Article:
Minimalism gets a bad rap. When you’re talking about a home, it’s a word that connotes austerity, a lack of humor, a disinterest in comfort. In practice, though, minimalism doesn’t have to be the inverse of softness, warmth, welcome—the attributes most would agree we want in our homes. Kai Avent-deLeon’s Bed Stuy apartment is instructive: minimal but inviting, uncluttered but rich, understated but also distinctly unboring.
Avent-deLeon is a daughter of Brooklyn—granddaughter, really. Her family has called Bed Stuy home for decades; her landlord is a relative. That close relationship means that she had some input on the recent renovation of the parlor floor apartment that she shares with her partner and their one-year-old, Che. That renovation wasn’t tailored to her but geared toward the long run, the future tenant.
Because Avent-deLeon considers the home almost a way station. She has a way of life that’s unattached to objects or a particular design scheme, combined with a serious case of wanderlust and an entrepreneurial mind; thus, she imagines living in this particular apartment two years at the most.
Don’t worry, though: Avent-deLeon is committed to the neighborhood where she was raised. It’s where she opened her store, Sincerely, Tommy, known for its idiosyncratic mix of fashion and accessories from a wide range of emerging and independent designers (the store also sells a smattering of housewares and decorative objects). And it’s where, later this fall, she’ll open the boutique’s offshoot, a combination hostel and restaurant.
To an outsider, it might seem both enterprises represent an all too rare instance; Bed Stuy is one of New York’s most unpredictably evolving neighborhoods. But it has a long history of positive evolution driven by locals. “I think historically and culturally, there’s always just been this very rich history of community. I know from some of the research that I’ve done, seeing black people and this sense of ‘having our own’—it’s something that is so rare for us, and something that you cherish,” she said. “I think that’s why I’ve always had this energy of being very community based and welcoming.”
Welcoming is what the parlor floors of these old brownstones were for. In this case, the space has been recontextualized for modern life and transformed into a standalone residence. The walls are white and the bedding neutral; the pier mirror is not needed to bring more light into the space, as once intended, because it already feels so bright and airy.
There’s a sofa in the bedroom, making that space the de facto living room. A more formal sitting area lies in the interior space adjacent. Beyond is the kind of dining room where you can imagine lingering over an hours-long dinner party. The baby’s room abuts this (one of those compromises of urban living that ends up being sort of practical—you can hang out with guests but still hear the baby). A kitchen and bath are at the apartment’s rear.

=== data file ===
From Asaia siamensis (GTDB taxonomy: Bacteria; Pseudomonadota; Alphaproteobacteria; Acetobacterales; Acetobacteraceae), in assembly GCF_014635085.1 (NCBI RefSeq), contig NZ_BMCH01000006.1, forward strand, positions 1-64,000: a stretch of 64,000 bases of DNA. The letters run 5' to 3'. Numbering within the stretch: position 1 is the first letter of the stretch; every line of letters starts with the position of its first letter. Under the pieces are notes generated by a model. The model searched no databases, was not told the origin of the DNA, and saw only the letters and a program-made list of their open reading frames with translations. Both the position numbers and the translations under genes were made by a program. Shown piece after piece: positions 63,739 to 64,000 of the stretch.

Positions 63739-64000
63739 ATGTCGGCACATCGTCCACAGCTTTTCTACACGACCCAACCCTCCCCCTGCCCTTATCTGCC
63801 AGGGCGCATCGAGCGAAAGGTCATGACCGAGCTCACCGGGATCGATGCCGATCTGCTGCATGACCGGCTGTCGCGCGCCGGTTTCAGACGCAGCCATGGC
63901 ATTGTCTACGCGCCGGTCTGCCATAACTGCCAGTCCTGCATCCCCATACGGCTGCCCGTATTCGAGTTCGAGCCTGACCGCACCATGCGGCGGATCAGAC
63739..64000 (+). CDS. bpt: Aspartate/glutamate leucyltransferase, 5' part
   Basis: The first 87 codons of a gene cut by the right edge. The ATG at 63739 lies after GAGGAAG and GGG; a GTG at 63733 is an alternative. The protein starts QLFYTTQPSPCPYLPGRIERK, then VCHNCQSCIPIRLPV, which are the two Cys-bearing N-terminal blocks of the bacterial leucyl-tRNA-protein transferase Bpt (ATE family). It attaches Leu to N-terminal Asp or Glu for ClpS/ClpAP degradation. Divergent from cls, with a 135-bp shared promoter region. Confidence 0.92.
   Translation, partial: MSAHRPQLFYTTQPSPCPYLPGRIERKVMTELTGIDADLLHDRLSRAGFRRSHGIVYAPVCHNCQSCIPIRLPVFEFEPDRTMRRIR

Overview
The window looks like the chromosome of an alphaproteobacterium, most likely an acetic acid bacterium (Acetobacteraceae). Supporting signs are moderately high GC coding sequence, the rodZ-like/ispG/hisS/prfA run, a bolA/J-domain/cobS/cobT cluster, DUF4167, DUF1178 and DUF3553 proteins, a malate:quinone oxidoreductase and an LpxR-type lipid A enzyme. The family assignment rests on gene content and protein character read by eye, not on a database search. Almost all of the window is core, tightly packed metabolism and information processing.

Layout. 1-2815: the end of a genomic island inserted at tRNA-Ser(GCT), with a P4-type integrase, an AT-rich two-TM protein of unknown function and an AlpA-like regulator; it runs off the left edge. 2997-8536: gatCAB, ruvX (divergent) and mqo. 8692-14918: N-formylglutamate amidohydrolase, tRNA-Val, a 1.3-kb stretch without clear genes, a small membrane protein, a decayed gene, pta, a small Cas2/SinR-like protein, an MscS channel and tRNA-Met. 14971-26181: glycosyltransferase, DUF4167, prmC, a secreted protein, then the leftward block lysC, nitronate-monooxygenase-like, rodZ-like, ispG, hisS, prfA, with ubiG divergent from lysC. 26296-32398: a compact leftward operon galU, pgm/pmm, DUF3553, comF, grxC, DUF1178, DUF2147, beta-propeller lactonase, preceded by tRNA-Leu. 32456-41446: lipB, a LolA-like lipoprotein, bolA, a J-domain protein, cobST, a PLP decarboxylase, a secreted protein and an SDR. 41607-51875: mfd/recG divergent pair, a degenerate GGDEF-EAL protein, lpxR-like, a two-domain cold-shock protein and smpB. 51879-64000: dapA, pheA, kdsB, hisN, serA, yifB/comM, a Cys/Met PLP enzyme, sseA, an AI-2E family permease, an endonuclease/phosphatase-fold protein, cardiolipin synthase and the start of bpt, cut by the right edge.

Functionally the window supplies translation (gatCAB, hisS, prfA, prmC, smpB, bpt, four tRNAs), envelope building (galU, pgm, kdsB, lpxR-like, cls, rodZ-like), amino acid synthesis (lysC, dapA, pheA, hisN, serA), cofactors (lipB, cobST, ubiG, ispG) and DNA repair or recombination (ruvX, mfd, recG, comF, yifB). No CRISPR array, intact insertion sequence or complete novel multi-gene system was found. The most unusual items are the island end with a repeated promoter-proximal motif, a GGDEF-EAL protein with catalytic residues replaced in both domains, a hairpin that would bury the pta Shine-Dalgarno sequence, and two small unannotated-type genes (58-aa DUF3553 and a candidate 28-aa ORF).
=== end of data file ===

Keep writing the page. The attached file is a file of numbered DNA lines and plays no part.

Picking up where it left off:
“I definitely love some modern things, but I’m actually really drawn more to rustic,” says Avent-deLeon. “But I feel like if I’m moving into a brownstone, the original fixtures and hardware should always be the focal point, and you kind of have to work around that.” Thus the furniture’s clean lines and natural textures are a kind of riposte to the home’s architecture. “I chose to go with a marble dining table and the travertine coffee table because I feel like they bring some light into the space and kind of offset the heavy wood that’s in this apartment,” Avent-deLeon notes.
Indeed, much of the decoration seems designed to leaven the effect of all that ornamental molding, from the simple sculptural forms of the objects—most collected on the owner’s travels—to the paintings on the wall, which have an understated simplicity. That there’s so little of this decoration underscores the overall impression of minimalism. It’s both an aesthetic and lifestyle. “My mom kind of just raised me that way,” says Avent-deLeon. “She never believed in having a lot of stuff—we were always doing spring cleaning, or fall cleaning… I just kind of took that with me into adulthood.” It helps, here, that her business is a store. If Avent-deLeon is ready to part with a treasured piece, it might find its way to the floor of Sincerely, Tommy.
It’s hard to articulate one’s personal style—because it is personal, and because it’s often a matter of instinct rather than hard and fast rules. “I think my taste has evolved a lot over the last five years,” Avent-deLeon says. She takes inspiration from her mother, Lisa deLeon and grandmother, Doreen DeLeon, also local entrepreneurs known for their personal style and community involvement.
She draws a distinction between the shop—which has a very of the moment, muted sensibility—and the house. “I try to have some color and a little more fun in my apartment, but I know to a lot of people it may seem very minimal,” she adds.
That’s another thing about personal style, though; you need only suit yourself. Avent-deLeon is thinking about how to live lightly, to make a physical space for her family without being tied down and unable to travel, one of her true passions. At the same time, she’s thinking about how to live in a way that reflects the whole family, including its youngest occupant, so she’s incorporating softer textures and more color. But style is always in service of something else, or it’s meaningless. “I try to be really conscious because I look at my home as my sanctuary,” Avent-deLeon says. And that’s just what she’s made here.
[Photos by Michel Arnaud | Styling by Jane Creech]
Editor’s note: A version of this story appeared in the Fall/Holiday 2019/20 issue of Brownstoner magazine.
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